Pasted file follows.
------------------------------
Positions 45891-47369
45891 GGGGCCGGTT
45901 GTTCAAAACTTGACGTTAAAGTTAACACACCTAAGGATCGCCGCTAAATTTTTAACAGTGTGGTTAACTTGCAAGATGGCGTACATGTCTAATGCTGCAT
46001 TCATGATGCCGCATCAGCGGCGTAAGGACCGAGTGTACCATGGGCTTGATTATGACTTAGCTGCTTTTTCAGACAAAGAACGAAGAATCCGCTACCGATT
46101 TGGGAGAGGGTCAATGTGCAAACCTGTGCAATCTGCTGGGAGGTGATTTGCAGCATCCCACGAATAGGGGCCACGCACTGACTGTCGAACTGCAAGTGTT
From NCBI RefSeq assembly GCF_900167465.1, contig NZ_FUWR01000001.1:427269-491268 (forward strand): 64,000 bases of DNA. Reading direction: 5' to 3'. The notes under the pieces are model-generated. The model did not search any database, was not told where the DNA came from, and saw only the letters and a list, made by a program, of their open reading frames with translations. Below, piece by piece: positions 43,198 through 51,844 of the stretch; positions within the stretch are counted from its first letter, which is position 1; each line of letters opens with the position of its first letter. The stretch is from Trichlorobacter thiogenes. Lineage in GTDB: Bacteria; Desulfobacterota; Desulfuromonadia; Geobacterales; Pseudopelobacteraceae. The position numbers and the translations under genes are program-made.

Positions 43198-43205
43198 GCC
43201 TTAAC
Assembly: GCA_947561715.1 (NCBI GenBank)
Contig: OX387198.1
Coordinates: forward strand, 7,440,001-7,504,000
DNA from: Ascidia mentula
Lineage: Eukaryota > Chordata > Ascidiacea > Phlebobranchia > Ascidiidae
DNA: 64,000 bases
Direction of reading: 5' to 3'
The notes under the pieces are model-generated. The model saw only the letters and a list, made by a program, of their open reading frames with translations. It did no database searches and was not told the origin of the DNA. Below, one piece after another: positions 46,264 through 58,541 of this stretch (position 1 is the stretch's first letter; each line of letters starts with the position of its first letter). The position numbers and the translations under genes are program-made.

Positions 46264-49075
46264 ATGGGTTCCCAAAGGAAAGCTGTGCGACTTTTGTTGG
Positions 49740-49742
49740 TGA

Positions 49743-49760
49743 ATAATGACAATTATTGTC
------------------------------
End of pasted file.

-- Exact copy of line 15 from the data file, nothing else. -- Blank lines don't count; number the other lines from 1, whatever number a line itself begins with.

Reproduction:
DNA: 64,000 bases